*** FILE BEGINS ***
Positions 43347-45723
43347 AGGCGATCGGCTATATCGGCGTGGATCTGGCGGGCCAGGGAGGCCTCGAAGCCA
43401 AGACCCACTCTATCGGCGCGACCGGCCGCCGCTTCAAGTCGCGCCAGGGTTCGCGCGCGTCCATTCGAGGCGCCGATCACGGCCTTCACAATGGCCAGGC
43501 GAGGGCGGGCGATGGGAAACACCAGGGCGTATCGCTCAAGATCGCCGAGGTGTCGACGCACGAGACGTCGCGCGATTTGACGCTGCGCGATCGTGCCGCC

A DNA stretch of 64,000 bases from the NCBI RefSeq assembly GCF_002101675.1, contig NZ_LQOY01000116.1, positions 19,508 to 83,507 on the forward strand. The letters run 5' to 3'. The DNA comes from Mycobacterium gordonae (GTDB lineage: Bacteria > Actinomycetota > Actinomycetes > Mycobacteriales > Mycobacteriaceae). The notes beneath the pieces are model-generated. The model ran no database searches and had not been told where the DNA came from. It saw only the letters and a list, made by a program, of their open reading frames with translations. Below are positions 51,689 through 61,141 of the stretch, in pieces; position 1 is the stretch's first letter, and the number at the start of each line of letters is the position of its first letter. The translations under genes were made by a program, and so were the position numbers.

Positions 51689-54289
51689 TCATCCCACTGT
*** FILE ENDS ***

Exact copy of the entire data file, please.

Positions 43347-45723
43347 AGGCGATCGGCTATATCGGCGTGGATCTGGCGGGCCAGGGAGGCCTCGAAGCCA
43401 AGACCCACTCTATCGGCGCGACCGGCCGCCGCTTCAAGTCGCGCCAGGGTTCGCGCGCGTCCATTCGAGGCGCCGATCACGGCCTTCACAATGGCCAGGC
43501 GAGGGCGGGCGATGGGAAACACCAGGGCGTATCGCTCAAGATCGCCGAGGTGTCGACGCACGAGACGTCGCGCGATTTGACGCTGCGCGATCGTGCCGCC

A DNA stretch of 64,000 bases from the NCBI RefSeq assembly GCF_002101675.1, contig NZ_LQOY01000116.1, positions 19,508 to 83,507 on the forward strand. The letters run 5' to 3'. The DNA comes from Mycobacterium gordonae (GTDB lineage: Bacteria > Actinomycetota > Actinomycetes > Mycobacteriales > Mycobacteriaceae). The notes beneath the pieces are model-generated. The model ran no database searches and had not been told where the DNA came from. It saw only the letters and a list, made by a program, of their open reading frames with translations. Below are positions 51,689 through 61,141 of the stretch, in pieces; position 1 is the stretch's first letter, and the number at the start of each line of letters is the position of its first letter. The translations under genes were made by a program, and so were the position numbers.

Positions 51689-54289
51689 TCATCCCACTGT